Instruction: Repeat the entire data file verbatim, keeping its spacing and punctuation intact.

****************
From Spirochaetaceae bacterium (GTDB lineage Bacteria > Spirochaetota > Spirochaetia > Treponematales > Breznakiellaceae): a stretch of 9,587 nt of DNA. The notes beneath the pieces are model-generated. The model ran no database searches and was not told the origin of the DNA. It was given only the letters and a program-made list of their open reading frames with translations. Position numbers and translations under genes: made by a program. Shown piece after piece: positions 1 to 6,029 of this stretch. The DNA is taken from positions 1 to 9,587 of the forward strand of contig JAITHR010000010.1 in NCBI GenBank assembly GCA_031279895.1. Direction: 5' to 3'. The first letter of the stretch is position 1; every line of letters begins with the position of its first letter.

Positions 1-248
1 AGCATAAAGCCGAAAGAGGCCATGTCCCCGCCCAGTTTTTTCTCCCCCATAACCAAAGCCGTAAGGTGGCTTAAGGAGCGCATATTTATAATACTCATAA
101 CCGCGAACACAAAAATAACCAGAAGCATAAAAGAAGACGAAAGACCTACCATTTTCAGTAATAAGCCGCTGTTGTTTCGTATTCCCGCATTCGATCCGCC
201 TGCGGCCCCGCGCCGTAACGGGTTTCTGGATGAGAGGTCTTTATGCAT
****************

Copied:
From Spirochaetaceae bacterium (GTDB lineage Bacteria > Spirochaetota > Spirochaetia > Treponematales > Breznakiellaceae): a stretch of 9,587 nt of DNA. The notes beneath the pieces are model-generated. The model ran no database searches and was not told the origin of the DNA. It was given only the letters and a program-made list of their open reading frames with translations. Position numbers and translations under genes: made by a program. Shown piece after piece: positions 1 to 6,029 of this stretch. The DNA is taken from positions 1 to 9,587 of the forward strand of contig JAITHR010000010.1 in NCBI GenBank assembly GCA_031279895.1. Direction: 5' to 3'. The first letter of the stretch is position 1; every line of letters begins with the position of its first letter.

Positions 1-248
1 AGCATAAAGCCGAAAGAGGCCATGTCCCCGCCCAGTTTTTTCTCCCCCATAACCAAAGCCGTAAGGTGGCTTAAGGAGCGCATATTTATAATACTCATAA
101 CCGCGAACACAAAAATAACCAGAAGCATAAAAGAAGACGAAAGACCTACCATTTTCAGTAATAAGCCGCTGTTGTTTCGTATTCCCGCATTCGATCCGCC
201 TGCGGCCCCGCGCCGTAACGGGTTTCTGGATGAGAGGTCTTTATGCAT